I totally disagree. It's broken because browser vendors break it shipping experimental features in non-experimental versions. Basing prefix removal strictly on deployment is the most harmful decision to Web Authors and Web Authoring Tools that you could take. Only stability matters, not deployment.

Update: now it's clearer. One of Henri's goal is to make CSS adopt the Living Standards way of doing things. My opinion is that it would kill CSS or at least be incredibly harmful to it. So I will fight that. And to reply to Rik in that IRC log, no, I don't always mention my co-chair role when I discuss CSS. I even mention "hat on" or "hat off" when I do.

Saturday 5 November 2011

CSS vendor prefixes, again...

We still have a major problem in CSS wrt CSS vendor prefixes... We have -moz-*, -webkit-*, -ms-*, -o-* and more all over the place and we all agree that what we have is suboptimal. During W3C Plenary Meeting this week, we discussed CSS Gradients. Introduced by Apple with a -webkit-* prefix, we now have at least 3 incompatible versions of gradients spreading in Web pages. Being myself an HTML+CSS editor implementor, I can tell you this is pure hell for me. But beyond editing issues, it's also a strong issue for Web authors because they have to maintain multiple versions of the same property in their stylesheets to be compatible with browsers that are not cutting-edge. Let's face it: we have a problem with Gradients (a really great feature by the way) because a browser vendor shipped it to the masses and there is no way to prevent web authors for massively adopt immediately such a great feature. It happened in the past for Gradients, it will happen again for other features.

On another hand, browser vendors need a way to implement experimental features and ship them, even if it's only for testing purposes. The CSS WG decided a while ago that if a given feature is stable enough across browsers, it should move faster along the REC track and the CSS WG should issue a call for implementations, tested with an official test suite.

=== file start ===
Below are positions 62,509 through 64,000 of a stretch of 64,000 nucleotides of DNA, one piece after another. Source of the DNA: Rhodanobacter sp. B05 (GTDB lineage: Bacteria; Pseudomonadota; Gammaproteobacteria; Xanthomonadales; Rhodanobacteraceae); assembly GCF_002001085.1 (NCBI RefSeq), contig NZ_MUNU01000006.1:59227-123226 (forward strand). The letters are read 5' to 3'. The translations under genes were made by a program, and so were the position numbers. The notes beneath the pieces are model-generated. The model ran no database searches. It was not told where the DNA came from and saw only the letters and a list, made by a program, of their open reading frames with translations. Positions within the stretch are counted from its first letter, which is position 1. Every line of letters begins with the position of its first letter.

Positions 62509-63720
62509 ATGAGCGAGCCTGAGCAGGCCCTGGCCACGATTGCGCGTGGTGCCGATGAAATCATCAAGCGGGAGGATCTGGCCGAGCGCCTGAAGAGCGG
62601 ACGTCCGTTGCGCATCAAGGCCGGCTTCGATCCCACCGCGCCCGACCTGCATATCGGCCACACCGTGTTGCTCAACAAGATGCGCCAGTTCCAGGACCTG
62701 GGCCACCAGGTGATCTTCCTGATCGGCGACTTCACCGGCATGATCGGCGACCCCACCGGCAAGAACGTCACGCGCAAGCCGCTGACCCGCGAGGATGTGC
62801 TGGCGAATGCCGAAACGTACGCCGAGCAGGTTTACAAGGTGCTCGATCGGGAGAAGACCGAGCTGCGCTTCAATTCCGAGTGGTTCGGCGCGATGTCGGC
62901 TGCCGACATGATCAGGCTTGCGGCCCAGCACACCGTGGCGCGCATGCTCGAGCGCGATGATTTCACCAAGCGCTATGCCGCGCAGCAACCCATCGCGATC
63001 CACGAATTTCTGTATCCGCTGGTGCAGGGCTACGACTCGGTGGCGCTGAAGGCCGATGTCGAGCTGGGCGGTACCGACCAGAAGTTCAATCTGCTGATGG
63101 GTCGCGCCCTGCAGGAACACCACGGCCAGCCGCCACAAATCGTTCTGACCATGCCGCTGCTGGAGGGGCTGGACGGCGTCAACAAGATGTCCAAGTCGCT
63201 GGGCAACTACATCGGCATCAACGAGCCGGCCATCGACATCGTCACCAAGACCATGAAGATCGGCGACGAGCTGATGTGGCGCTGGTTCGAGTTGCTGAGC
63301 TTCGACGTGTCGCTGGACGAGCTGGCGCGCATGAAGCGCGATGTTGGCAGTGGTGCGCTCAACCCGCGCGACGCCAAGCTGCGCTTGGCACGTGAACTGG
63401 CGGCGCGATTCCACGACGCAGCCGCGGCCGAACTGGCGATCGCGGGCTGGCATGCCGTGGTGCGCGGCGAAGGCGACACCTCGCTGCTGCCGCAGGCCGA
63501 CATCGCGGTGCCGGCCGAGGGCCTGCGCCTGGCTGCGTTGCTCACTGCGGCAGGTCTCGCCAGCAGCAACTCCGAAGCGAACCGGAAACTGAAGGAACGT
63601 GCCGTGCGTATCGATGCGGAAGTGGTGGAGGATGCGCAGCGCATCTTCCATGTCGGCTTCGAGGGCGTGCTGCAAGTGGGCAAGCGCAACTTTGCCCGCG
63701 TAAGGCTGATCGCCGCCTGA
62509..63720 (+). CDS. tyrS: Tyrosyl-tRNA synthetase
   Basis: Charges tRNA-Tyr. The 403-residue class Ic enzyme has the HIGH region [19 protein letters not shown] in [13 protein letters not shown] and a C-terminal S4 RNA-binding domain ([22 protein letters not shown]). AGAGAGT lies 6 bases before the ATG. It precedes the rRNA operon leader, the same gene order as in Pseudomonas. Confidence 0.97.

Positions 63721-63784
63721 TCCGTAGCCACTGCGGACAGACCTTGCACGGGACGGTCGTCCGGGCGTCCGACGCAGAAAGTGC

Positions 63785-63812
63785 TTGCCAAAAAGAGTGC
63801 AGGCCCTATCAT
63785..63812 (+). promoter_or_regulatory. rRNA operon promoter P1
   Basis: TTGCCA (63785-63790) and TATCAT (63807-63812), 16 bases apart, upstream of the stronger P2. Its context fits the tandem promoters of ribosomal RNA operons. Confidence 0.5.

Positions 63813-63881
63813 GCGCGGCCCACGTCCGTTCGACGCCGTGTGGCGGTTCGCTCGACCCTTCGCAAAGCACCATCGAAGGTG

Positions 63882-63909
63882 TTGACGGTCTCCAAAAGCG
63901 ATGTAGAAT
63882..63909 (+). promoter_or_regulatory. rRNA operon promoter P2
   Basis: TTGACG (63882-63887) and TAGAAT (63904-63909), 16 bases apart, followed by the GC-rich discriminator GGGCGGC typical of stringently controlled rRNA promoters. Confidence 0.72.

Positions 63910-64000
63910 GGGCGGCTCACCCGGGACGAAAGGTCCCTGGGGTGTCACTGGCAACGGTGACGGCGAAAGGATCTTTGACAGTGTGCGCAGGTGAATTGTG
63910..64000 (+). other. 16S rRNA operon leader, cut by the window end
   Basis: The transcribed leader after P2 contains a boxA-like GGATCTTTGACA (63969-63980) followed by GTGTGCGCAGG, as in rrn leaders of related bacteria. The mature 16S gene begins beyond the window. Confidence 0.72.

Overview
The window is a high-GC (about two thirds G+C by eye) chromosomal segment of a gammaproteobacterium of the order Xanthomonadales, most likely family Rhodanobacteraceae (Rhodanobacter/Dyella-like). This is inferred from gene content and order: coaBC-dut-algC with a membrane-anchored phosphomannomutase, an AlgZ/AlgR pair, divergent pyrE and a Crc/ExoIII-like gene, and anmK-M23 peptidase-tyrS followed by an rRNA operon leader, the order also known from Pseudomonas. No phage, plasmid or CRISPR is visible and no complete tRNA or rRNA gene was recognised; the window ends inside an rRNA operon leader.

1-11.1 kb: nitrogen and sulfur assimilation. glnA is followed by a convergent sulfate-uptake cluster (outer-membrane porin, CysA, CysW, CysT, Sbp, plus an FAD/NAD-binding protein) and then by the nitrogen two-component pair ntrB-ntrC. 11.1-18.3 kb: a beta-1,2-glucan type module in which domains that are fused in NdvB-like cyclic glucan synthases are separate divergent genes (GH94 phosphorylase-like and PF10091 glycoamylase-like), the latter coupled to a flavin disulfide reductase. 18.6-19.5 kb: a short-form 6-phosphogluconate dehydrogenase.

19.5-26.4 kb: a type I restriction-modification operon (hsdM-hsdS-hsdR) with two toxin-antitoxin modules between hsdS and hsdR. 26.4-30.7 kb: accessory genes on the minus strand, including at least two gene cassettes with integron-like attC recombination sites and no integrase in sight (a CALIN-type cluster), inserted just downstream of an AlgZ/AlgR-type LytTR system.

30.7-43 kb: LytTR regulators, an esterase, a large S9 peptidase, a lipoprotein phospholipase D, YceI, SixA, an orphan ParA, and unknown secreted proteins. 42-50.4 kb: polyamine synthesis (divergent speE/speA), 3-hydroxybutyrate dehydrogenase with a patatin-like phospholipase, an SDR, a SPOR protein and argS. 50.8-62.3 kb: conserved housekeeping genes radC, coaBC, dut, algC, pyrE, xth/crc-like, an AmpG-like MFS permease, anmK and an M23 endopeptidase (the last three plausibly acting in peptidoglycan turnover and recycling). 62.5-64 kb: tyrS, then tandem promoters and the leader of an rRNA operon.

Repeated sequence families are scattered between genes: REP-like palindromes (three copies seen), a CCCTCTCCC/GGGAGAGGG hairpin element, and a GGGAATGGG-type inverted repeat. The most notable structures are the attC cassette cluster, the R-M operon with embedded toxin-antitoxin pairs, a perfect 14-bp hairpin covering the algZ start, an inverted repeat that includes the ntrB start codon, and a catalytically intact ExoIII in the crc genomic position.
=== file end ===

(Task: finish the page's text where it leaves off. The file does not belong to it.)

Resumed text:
But that's probably not enough. We still have one issue here: the "extraction" of a given feature from a given spec is not always easy, requires editing work and it's not instantaneous with respect to W3C Process. And if we keep the feature in its original spec, it means we call for implementations before the spec reaches a global interoperability, and that's not what the W3C Process wants. Thinking out loud, I wonder if a better solution isn't the following one:

  • new strictly-experimental prefixed properties and values can be shipped but they are disabled by default in content. It means that they will output a warning on the console at parse time and they will not be stored in the CSS OM, not honored in Layout. I understand this could slow down a little bit CSS parsers but nothing comes for free.
  • these experimental features can be enabled by the user using a special "Debug" menu.
  • a web page can programatically prompt the user to enable these features, through a new API probably on document. App-level (what we call chrome CSS in XUL) CSS does not need that, experimental features are still enabled by default in app-level CSS. I think enabling should be domain-wide, not global.
  • all experimental features are disabled again for all domains when the browser is updated.

Then browser vendors can still implement, ship, make the community test the implementation, allow Web authors use the features in experimental web sites.

Opinions? (again, I'm only thinking out loud here to start the discussion)

Friday 30 September 2011

Selectors 3 and CSS Namespaces Module are RECs

At the end of 1998, a while after the release of CSS 2, I took an action item in the CSS Working Group to become the author/editor of a new beast in our Group, a module... CSS 2 was already a big big change from CSS 1. And when I say 'big', it means the spec switched from the 15 printed pages of CSS 1 to the hundreds of CSS2. So we decided to 'modularize' CSS 3. Since I already worked a lot on Selectors and even implemented them before, this was a natural choice for me.